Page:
Cushman & Wakefield’s Andy Slowik and Margery Johnson negotiated on behalf of BTI Partners, which also is the master developer of the $500 million Westshore Marina District property, in Tampa.

BTI Partners and affiliate Westport Capital of Connecticut began selling tracts within the 130-acre Posner Park community in 2018.

“BTI’s flagship investment strategy is predicated on acquiring residential and mixed-use land located in the path of economic growth, with a focus on major MSAs across Florida,” says BTI Partners’ Chief Investment Officer Justin Onorato.

He adds that with the Eastwind sale, only one 13-acre tract remains within Posner Park. That site is likely to be reserved for a high-traffic retailer, such as a home improvement retailer.

To date, the Davenport project contains a 170,000-square-foot retail center. Future plans call for apartments, short-term rental units and a light industrial building.

“Retail adjacent to the site contributes to walkable amenities for future tenants,” Johnson says of the planned Eastwind project.

The article was taken from the Florida Business Observer.

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Developer of Tampa’s Westshore Marina District sells off Polk County land

News / 14.08.20200 comments

The developer of Tampa’s Westshore Marina District has sold off a parcel of a mixed-use project in Polk County. BTI Partners, based in Fort Lauderdale, sold a 7-acre parcel in Davenport’s Posner Park to Eastwind Development, which is planning to build a 55-and-up apartment complex on the property.

Posner Park is a 100-acre mixed-use development site near the interchange of Interstate 4 and U.S. 27. BTI started selling off parcels in the project in 2018, GlobeSt reports.

“BTI’s flagship investment strategy is predicated on acquiring residential and mixed-use land located in a path of economic growth, with a focus on major MSAs across Florida,” said Justin Onorato, CIO of BTI Partners, in a statement. Andy Slowik and Margery Johnson of Cushman & Wakefield represented the seller, an affiliate of BTI, in the transaction.

“The high traffic counts on both Interstate 4 and US 27 at this interchange contribute to the attractiveness of Posner Park,” Slowik said in a statement.

This is the fourth parcel within Posner Park that Cushman has sold, the brokerage firm said. The property is home to a 170,000-square-foot retail center.

“Retail adjacent to the site contributes to walkable amenities for future tenants,” Johnson said.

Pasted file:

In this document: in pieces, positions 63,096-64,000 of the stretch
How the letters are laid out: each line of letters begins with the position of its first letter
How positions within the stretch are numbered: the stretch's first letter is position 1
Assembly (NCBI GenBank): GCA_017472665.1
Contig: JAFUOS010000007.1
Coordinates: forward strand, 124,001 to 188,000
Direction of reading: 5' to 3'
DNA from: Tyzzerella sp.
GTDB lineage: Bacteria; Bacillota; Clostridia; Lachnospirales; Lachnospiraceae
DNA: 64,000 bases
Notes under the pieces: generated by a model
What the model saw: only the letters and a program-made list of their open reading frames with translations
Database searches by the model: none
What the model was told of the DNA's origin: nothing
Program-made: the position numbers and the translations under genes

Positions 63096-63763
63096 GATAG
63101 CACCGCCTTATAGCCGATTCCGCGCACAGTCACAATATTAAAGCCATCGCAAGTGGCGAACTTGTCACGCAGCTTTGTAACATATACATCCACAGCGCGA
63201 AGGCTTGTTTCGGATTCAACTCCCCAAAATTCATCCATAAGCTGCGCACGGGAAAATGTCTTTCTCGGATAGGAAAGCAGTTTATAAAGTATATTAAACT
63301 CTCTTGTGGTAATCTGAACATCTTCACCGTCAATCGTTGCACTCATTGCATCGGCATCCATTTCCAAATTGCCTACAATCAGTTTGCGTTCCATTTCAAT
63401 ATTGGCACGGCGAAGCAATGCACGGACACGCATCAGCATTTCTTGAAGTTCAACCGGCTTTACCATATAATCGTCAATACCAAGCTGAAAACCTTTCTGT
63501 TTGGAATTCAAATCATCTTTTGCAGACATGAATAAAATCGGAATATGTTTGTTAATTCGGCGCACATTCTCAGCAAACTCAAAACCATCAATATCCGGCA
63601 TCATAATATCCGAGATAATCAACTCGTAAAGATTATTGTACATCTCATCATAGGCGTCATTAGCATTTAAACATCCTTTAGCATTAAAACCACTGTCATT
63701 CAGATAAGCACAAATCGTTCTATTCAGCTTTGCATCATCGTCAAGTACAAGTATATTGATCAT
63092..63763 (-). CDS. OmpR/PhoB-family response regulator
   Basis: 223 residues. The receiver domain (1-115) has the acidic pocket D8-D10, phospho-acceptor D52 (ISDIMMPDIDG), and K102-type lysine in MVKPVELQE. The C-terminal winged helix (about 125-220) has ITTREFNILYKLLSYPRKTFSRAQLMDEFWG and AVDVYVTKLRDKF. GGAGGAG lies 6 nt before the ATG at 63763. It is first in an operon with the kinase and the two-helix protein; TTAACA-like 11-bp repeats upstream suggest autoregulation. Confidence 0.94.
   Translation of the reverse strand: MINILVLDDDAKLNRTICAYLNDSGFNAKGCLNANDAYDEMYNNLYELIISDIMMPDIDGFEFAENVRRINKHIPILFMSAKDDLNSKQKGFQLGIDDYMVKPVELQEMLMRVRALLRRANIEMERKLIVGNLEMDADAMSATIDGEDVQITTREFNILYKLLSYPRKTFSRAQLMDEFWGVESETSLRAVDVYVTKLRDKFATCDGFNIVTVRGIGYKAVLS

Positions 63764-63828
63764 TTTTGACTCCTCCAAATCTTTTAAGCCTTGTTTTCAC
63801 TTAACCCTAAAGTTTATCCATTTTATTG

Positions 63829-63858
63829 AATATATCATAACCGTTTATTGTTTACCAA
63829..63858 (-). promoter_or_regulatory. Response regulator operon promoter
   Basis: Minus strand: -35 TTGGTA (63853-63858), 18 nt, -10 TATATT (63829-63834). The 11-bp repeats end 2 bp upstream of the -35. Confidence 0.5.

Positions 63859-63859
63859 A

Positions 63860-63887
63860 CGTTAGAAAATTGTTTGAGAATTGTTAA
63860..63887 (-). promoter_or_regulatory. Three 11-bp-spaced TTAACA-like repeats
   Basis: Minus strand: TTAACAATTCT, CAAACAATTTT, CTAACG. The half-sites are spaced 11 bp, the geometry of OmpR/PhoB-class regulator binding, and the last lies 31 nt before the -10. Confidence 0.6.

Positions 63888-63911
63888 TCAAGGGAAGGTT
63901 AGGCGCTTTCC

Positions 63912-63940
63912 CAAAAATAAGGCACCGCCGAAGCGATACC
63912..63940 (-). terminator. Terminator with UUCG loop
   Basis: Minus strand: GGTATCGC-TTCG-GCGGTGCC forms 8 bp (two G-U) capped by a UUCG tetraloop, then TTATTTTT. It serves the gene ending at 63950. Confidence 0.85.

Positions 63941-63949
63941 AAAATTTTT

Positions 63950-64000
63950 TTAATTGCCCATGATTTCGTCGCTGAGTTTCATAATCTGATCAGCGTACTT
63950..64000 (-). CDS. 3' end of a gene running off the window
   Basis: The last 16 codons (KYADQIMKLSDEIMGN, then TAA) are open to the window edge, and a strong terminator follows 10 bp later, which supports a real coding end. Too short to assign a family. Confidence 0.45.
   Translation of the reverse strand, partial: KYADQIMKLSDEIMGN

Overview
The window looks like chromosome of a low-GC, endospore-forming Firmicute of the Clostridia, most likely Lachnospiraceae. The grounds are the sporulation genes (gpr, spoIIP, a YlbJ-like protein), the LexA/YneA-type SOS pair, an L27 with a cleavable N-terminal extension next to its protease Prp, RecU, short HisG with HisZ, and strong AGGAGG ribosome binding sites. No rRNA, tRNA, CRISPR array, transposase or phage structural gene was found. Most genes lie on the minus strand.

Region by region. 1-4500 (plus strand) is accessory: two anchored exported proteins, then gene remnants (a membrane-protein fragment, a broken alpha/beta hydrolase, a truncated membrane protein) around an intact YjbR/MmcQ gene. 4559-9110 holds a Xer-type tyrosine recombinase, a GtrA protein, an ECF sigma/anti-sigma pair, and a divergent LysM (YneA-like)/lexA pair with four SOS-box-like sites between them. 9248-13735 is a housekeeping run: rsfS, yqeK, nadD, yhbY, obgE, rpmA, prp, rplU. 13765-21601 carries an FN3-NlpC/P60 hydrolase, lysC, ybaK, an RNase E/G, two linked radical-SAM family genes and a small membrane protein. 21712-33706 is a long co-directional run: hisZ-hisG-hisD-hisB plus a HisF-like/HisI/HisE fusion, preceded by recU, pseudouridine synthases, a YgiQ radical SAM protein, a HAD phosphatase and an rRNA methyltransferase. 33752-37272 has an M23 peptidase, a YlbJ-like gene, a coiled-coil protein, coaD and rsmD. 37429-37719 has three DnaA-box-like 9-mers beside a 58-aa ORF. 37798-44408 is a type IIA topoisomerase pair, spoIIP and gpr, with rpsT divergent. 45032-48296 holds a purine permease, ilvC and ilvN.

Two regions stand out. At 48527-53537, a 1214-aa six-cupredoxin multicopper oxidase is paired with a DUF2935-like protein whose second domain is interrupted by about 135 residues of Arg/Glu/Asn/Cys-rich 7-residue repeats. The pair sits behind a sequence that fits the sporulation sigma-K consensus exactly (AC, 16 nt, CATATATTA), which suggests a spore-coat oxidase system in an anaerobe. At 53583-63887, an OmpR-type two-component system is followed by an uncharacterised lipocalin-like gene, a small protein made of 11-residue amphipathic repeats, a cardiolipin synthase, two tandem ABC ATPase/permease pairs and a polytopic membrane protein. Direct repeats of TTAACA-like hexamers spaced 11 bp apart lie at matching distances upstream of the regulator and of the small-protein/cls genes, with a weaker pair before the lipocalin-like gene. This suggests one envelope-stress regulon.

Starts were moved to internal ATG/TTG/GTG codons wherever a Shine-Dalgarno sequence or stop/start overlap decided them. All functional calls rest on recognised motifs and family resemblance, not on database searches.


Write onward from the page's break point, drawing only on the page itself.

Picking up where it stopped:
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From elderly to kids not moving out, lack of axordable housing a concern in Palm Beach County

News, Workforce Family Housing / 13.02.20200 comments

By Larry Keller Special to The Post
Posted Feb 4, 2020, at 6:15 PM

Re-printed from The Palm Beach Post

Speaking at The Kravis Center, President and CEO of Housing Leadership Council of Palm Beach County Suzanne Cabrera said residents who are elderly, disabled or have special needs sometimes pay more than 80 percent of their income on housing.

Suzanne Cabrera fields an array of phone calls from people desperate for an affordable place to live in her position as president and CEO of Housing Leadership Council of Palm Beach County.

“I get a lot of calls from the elderly,” she told an audience of perhaps 400 people at a Kravis Center luncheon sponsored by the Community Foundation for Palm Beach and Martin Counties. “But the second-highest category is parents saying I need my kid to move out of the house. We don’t have basements in Florida where your kids can live with your forever,” she said to laughter.

Cabrera was on a panel that provided a lot more sobering assessments than laughs when discussing the causes and potential solutions to affordable housing in Palm Beach County.

Ideally, nobody should be paying more than 30 percent of their income for Cabrera said. But according to data she provided, more than 250,000 Palm Beach County households spent more than that percentage, with 135,000 of them spending more than 50 percent of income toward housing. Residents who are elderly, disabled or have special needs sometimes pay more than 80 percent of their income on housing.